Hint So $L_n = \phi^n + \Phi^n$ and $L_{n-1} = \phi^{n-1} + \Phi^{n-1}$, and we have $$ L_{n+1} = L_n + L_{n-1} = \phi^n + \Phi^n + \phi^{n-1} + \Phi^{n-1} = \phi^{n-1} (\phi+1) + \Phi^{n-1} (\Phi+1) $$ and now use the fact that $\phi$ and $\Phi$ solve $x^2 = x+1$, so $\phi+1=\phi^2$ and $\Phi+1 = \Phi^2$. Can you finish the proof?


0

If $n\ge4$, then $n! = n\cdot (n-1) \cdots 5 \cdot 4! \ge 2 \cdot 2 \cdots 2\cdot 2^4 = 2^{n-4} \, 2^4 = 2^n$. This argument actually proves that $n! \ge 4^{n-4}\, 2^4 = 4^{n-2}$, for $n\ge 4$, which is better but not as nice. (Induction is hidden, as always, in the dots. Here, it is in $x_1, \dots, x_m \ge a \implies x_1 \cdots x_m \ge a^m$.)


0

In general, induction works like this. Let a statement $\mathcal{S}$ depend on a natural number $n \in \mathbb{N}$. We write the statement as $\mathcal{S}_n$. Induction means to proof the following two conditions: $$ \mathcal{S}_0 = \textrm{true} \tag{1}\\ $$ $$ \mathcal{S}_n = \textrm{true} \Longrightarrow \mathcal{S}_{n+1} = \textrm{true}\tag{2} $$ ...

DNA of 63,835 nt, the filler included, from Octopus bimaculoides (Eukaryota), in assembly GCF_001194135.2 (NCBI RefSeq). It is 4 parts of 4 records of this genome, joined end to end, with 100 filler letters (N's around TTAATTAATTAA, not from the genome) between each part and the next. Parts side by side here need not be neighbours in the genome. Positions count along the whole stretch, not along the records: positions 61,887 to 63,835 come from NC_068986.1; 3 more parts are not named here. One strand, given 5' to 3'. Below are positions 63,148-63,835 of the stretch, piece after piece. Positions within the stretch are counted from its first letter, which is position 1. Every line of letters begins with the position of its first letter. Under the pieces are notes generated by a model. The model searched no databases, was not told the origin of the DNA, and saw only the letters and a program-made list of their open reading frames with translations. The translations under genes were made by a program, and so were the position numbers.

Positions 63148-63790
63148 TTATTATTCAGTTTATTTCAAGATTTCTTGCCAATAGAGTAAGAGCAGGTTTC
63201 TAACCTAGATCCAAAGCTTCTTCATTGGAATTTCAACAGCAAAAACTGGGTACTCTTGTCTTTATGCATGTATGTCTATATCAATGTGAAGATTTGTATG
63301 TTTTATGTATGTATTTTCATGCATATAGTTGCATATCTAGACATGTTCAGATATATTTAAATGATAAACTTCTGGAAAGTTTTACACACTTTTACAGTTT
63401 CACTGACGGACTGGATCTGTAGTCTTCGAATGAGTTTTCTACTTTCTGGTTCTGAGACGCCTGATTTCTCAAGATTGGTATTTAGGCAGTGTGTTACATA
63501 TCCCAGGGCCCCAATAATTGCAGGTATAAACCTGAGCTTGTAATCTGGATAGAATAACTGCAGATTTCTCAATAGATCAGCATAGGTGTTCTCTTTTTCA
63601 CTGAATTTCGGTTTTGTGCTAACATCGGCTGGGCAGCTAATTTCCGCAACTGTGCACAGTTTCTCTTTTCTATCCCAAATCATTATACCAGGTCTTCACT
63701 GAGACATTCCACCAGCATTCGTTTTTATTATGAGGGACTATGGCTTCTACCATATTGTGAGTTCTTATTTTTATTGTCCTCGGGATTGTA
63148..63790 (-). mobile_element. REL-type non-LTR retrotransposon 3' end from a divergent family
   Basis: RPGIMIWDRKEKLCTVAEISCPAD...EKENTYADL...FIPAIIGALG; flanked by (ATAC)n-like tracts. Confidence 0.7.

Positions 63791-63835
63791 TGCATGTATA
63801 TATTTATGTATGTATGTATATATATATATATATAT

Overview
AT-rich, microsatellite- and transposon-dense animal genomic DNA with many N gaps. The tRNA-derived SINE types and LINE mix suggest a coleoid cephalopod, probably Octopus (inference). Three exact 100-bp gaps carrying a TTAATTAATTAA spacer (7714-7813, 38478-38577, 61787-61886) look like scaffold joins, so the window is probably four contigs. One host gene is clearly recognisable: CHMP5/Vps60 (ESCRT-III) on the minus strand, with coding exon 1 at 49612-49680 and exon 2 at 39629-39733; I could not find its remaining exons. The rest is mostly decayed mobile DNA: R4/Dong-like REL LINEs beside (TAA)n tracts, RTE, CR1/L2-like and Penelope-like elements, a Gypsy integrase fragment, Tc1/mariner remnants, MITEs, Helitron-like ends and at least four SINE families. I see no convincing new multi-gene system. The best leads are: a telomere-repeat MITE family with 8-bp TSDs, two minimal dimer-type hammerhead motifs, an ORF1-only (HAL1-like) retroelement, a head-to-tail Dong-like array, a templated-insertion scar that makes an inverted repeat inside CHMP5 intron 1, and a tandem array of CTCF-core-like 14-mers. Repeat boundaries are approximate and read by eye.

3

As KyleW points it, this should hopefully not go off as an unanswered question, particularly if you feel like you have figured it out / solved it. Thus, consider my proof below to complement or complete your own. Claim: For $n\geq 4$, denote the statement involving $n$ by $$ S(n) : 2^n <n!. $$ Base step ($n=4$): $S(4)$ says that $2^4=16<24=4!$, and ...


1

I'll try to sketch out a proof similar to the one you provided, and then I will flesh out why this approach does not work (as an aside, you may find this thread on fake induction proofs to be of use in picking up on faulty reasoning sometimes used in induction proofs). Claim: For every non-negative integer $n, 10n=0$. Base case: $10\cdot 0=0$. ...


3

You cannot go like this from $k=0$ to $k=1$ (i.e. $k=1$ cannot be expressed in the form $m+l$ as you wrote).


3

I believe that you are either misinterpreting the video, the video is wrong, or something else is going on because, if $\sum_{i = 0}^{n} \binom{n + i}{i} = \binom{2n + 1}{n + 1}$ and $\sum_{i = 0}^{n} \binom{n + i}{i} = \binom{n + k + 1}{k}$ for $0 \leq k \leq n$, that would imply $\sum_{i = 0}^{n} \binom{n + i}{i} = \binom{2n + 1}{n + 1} = \binom{n + k ...